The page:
Seminar für Englische Philologie

Dr Paul Langeslag

Curriculum Vitae

Paul took English in Groningen (2001–2005, 2005–2006), with time spent in Helsinki (2003–2004); Medieval Icelandic Studies in Iceland (2006–2007); and Medieval Studies in Toronto (2007–2012). He has taught Old English, Old Norse, and German–English translation at the University of Toronto, and Latin at St. Philip′s Seminary, He has taught at Göttingen since 2013, covering Old and Middle English, Old Norse, historical linguistics, medieval culture, and digital humanities (particularly terminal-based tools for productivity and research).

Courses and Workshops Taught



Paul has also taught Old Norse, German, and four levels of Latin in Toronto.

Research Interests

Paul is interested in the transmission of doctrine, beliefs, and ideas; Old Testament narrative; and landscape and season in Old English, Old Norse, and Middle English literature. His first book considers seasonal settings as delineations of the societal realm in these three traditions. Current research concerns Old Testament narrative in Anglo-Saxon England, and Paul is preparing a book on Old Norse verbs. In addition, he is closely involved with all aspects of the Electronic Corpus of Homilies in Old English project, but most especially its technical realization: XML framework, server, database, and website.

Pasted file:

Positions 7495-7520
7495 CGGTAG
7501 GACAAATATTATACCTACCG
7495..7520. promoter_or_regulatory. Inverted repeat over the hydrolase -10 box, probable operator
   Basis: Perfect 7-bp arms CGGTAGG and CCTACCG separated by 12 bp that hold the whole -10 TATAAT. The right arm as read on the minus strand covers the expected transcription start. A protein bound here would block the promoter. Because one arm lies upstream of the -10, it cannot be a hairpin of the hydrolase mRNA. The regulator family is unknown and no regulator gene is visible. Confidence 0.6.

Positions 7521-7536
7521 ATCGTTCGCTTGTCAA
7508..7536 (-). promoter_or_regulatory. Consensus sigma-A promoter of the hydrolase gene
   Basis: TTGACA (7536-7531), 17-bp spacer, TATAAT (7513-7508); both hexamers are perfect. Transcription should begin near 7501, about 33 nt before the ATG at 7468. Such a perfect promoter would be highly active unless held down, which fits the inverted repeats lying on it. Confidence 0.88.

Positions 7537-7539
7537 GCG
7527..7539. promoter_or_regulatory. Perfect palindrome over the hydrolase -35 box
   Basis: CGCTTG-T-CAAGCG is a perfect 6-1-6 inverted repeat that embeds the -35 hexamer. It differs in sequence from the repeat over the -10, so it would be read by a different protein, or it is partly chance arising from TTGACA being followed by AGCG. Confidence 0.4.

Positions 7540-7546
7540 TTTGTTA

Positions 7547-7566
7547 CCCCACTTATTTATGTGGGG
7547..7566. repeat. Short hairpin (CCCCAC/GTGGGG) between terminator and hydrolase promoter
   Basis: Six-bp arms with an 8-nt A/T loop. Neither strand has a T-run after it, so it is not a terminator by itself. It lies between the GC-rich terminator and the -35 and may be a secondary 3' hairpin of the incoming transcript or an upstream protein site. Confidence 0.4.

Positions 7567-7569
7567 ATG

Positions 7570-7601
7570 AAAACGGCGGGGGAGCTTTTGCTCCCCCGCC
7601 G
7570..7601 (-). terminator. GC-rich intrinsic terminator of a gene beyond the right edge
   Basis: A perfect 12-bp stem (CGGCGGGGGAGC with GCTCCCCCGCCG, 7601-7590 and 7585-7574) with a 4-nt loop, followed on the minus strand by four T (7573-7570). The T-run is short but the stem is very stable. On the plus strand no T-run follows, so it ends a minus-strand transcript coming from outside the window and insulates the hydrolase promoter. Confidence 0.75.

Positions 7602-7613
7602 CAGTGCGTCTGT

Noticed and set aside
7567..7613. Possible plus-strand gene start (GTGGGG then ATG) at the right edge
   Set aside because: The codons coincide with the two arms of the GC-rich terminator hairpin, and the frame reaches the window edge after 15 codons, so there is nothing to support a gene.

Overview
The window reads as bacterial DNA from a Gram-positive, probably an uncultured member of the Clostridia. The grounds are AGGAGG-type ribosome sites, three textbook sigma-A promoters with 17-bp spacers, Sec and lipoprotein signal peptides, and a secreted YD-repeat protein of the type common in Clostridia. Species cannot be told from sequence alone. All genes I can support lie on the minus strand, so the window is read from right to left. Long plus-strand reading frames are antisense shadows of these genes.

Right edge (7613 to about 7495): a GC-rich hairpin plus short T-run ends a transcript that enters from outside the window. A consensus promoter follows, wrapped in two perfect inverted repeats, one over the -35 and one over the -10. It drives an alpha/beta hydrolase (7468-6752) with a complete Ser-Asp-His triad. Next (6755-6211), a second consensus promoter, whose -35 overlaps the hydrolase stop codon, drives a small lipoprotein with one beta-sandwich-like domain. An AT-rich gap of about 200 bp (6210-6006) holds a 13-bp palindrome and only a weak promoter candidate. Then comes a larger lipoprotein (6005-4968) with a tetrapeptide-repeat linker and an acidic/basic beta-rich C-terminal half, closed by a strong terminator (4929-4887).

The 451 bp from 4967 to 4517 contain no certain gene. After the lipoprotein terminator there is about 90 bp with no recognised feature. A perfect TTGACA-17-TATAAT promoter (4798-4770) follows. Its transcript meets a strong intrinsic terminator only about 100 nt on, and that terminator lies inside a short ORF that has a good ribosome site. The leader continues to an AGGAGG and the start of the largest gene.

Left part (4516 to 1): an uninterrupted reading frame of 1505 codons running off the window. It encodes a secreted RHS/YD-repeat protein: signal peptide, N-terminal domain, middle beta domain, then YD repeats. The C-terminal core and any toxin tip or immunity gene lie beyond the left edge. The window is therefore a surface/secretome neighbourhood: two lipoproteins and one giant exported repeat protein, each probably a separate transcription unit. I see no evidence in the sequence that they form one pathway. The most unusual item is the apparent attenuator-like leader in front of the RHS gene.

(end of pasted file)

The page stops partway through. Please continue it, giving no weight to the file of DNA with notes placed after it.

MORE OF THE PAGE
• Seasons in the Literatures of the Medieval North. Cambridge: D. S. Brewer, 2015. [purchase]


Conference Proceedings

  • “ ‘God Wat Þæt Ic Eom God’: An Exploratory Investigation Into Word Sense Disambiguation in Old English.” (Co-author, with Martin Wunderlich and Alexander Fraser.) Proceedings of GSCL 2015: International Conference of the German Society for Computational Linguistics and Language Technology. <>

  • Trǫll and Ethnicity in Egils saga.” Á austrvega: Saga and East Scandinavia. Preprint Papers of the 14th International Saga Conference, Uppsala, 9th–15th August 2009. Eds. Agneta Ney, Henrik Williams, and Fredrik Charpentier Ljungqvist. Institutionen för humaniora och samhällsvetenskaps skriftserie 14. Gävle: Gävle UP, 2009. 2.560–7. [abstract, download]

Reviews and Communications

  • Review: “Rebecca Stephenson. The Politics of Language: Byrhtferth, Ælfric, and the Multilingual Identity of the Benedictine Reform.Anglia 135.2 (May 2017): 365–9.

  • Review: “Kristján Ahronson. Into the Ocean: Vikings, Irish, and Environmental Change in Iceland and the North.” Saga-Book 40 (2016): 106–9.

  • Review: “Johanna Kramer. Between Earth and Heaven: Liminality and the Ascension of Christ in Anglo-Saxon Literature.” Anglia 134.1 (March 2016): 151–4.

  • Review: “M. R. Rambaran-Olm. John the Baptist’s Prayer or The Descent into Hell from the Exeter Book: Text, Translation and Critical Study.” Anglia 133.3 (2015): 547–50.

  • Septentrionalia: Bridging the Digital Transition for Medieval Studies.” RMN Newsletter 2 (May 2011): 52–4. [download]


  • Pius Engelbert, O.S.B. “Editing William of Hirsau’s Constitutiones Hirsaugienses.” Consuetudines et regulae: Sources for Monastic Life in the Middle Ages and the Early Modern Period. Ed. C. M. Malone and C. Maines. Turnhout: Brepols, 2014. 105–14.


Paul maintains a variety of online scholarly resources and learning aids. They are indexed here, on his academic website.